A good Tuesday to all. Let's see what Mother Nature has in store. Here is the latest forecast from the National Weather Service.
1. Sunny and mild
Today will be sunny with a high near 49 degrees and a low around 39 degrees. South winds between 5 to 15 mph will gust as high as 25 mph.
Wednesday will be partly sunny with a high near 55 degrees. South winds between 10 to 15 mph will gust as high as 30 mph.
Wednesday night there's a 20% chance of rain before midnight. Skies will be mostly cloudy with a low around 29 degrees. Southwest winds at 5 to 15 mph will become northwest after midnight. Winds could gust as high as 20 mph.
Thanksgiving Day will be mostly sunny with a high near 35 degrees and a low around 18 degrees.
Friday will be partly sunny with a high near 37 degrees and a low around 27 degrees.
2. Frozen Landing opening postponed
The city of Bettendorf reports that the Frozen Landing tree lighting ceremony scheduled for today has been canceled.
Because of recent weather conditions, the ice is not safe for skating, so the opening of Frozen Landing has been postponed as well.
When ice is deemed safe, the ice rink will open.
3. After 2019 flood, downtown business owners happy to see flood plan
Rick Harris' vehicle barely made it up the Arsenal Bridge on April 30, 2019 as torrents of water shot through his taproom.
A temporary floodwall made of HESCO barriers failed, sending floodwaters rushing into several blocks of downtown and causing an estimated $30 million in lost revenue and damages.
Flat-bottom boats were dispatched to rescue the stranded.
"We were in the building," said Harris, who owns Bootleg Hill Honey Meads at 321 East Second St. "Someone yelled, 'The barrier is going to break!' And it did. And we left the building. It was terrible. We barely got out."
He estimated it took three to four minutes for the area to flood.
After decades of Davenport spurning plans to build a floodwall — opting instead to embrace the river and rely on its levee of sand-filled HESCO barriers, removable floodwalls and flood-friendly buildings, parks and marshes — Harris become one of the more outspoken voices calling for permanent flood protection and a structural solution in the wake of the historic flooding in 2019.
After a nearly two-year planning effort, Davenport aldermen will vote Tuesday to accept a final draft of a flood resiliency plan that calls for a mix of flood buyouts and above-and below-ground improvements to mitigate the effects of more frequent river flooding. Read more.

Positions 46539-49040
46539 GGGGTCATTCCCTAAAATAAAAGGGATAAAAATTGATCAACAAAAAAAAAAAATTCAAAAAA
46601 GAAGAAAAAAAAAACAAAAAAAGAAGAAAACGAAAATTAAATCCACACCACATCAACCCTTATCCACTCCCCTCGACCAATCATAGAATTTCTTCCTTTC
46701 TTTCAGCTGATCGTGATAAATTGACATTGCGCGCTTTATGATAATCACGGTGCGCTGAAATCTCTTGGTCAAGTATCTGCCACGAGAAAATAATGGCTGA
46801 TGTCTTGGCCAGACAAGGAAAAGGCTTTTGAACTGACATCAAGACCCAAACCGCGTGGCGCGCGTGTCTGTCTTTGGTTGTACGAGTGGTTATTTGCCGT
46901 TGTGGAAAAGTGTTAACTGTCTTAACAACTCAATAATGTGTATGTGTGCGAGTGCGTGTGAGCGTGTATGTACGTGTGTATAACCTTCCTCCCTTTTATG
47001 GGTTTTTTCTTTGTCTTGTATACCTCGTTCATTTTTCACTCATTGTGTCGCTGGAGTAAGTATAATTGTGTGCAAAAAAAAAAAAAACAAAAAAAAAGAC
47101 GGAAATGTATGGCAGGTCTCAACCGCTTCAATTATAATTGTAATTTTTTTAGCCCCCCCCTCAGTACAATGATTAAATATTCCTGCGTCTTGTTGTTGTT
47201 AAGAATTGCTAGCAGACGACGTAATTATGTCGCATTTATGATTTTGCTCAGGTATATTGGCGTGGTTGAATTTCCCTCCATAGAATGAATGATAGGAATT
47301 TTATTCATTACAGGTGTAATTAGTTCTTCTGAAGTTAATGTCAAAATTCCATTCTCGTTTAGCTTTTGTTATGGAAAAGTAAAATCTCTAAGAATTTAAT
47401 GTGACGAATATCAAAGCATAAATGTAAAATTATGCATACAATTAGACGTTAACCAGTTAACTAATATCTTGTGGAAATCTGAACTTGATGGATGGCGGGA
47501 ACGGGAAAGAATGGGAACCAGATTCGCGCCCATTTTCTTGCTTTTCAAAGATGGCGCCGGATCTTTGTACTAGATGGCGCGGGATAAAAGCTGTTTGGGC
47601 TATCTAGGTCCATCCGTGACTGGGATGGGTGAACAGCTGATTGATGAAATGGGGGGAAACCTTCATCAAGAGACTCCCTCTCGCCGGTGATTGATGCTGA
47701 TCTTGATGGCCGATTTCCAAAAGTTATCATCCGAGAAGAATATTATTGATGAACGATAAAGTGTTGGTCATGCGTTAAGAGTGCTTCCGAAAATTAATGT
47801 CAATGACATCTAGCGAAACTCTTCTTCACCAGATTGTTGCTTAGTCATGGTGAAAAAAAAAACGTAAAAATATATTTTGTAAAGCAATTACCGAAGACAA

4. Let there be light: Bettendorf will control lights on I-74 bridge arches
When the aesthetic lighting is tested on the new Iowa-bound arches of the I-74 bridge, cellphone pictures get instant social-media attention.
The alternating colors cast a glow upon the arches, the roadway and the Mississippi River below. By the end of the year, transportation officials estimate, the aesthetic lighting should be on and fully operational on the Iowa-bound bridge.
The span opened to two-way traffic late last year, and its LED lighting so far has only been tested. The Illinois-bound span, which is to open in December, is to have its aesthetic lighting operational by early spring or summer.
Meanwhile, several staffers in Bettendorf are learning how to use the lighting systems, which come with their own computer server, housed at Bettendorf City Hall. Read more.
5. Quad-Cities preparing to welcome more refugees than ever before
When Hope Nyanduhura resettled in the United States as a refugee from Africa, she met people who traced a similar path to America. Alongside nonprofits and resettlement agencies, the former refugees helped translate as she navigated health appointments, housing, and paperwork and made her feel more comfortable in a new and unfamiliar country.
Now, as part of a RISE Americorps Program, she’s doing the same work to welcome refugees to the Quad-Cities. She works for Tapestry Farms, a nonprofit that supports refugees and grows and manages urban farm plots.
Tapestry Farms, like other organizations that offer support for refugees in the U.S., are preparing to welcome an influx of refugees after a federal cap on the number of refugees admitted into the U.S. was raised for this year beginning in October. Read more.
6. Woman accused of murder in death of 'Baby April' pleads guilty to lesser charge
The woman accused of murder in the 1992 death of "Baby April" pleaded guilty Monday to a lesser charge of endangering the life of a child resulting in death.
Angela Siebke, 48, ultimately was identified by DNA as the mother of a newborn girl found floating in a garbage bag off the Mississippi River shoreline in Moline. She was charged last year with murder and has been held in the Rock Island County Jail on $1 million bond. Read more.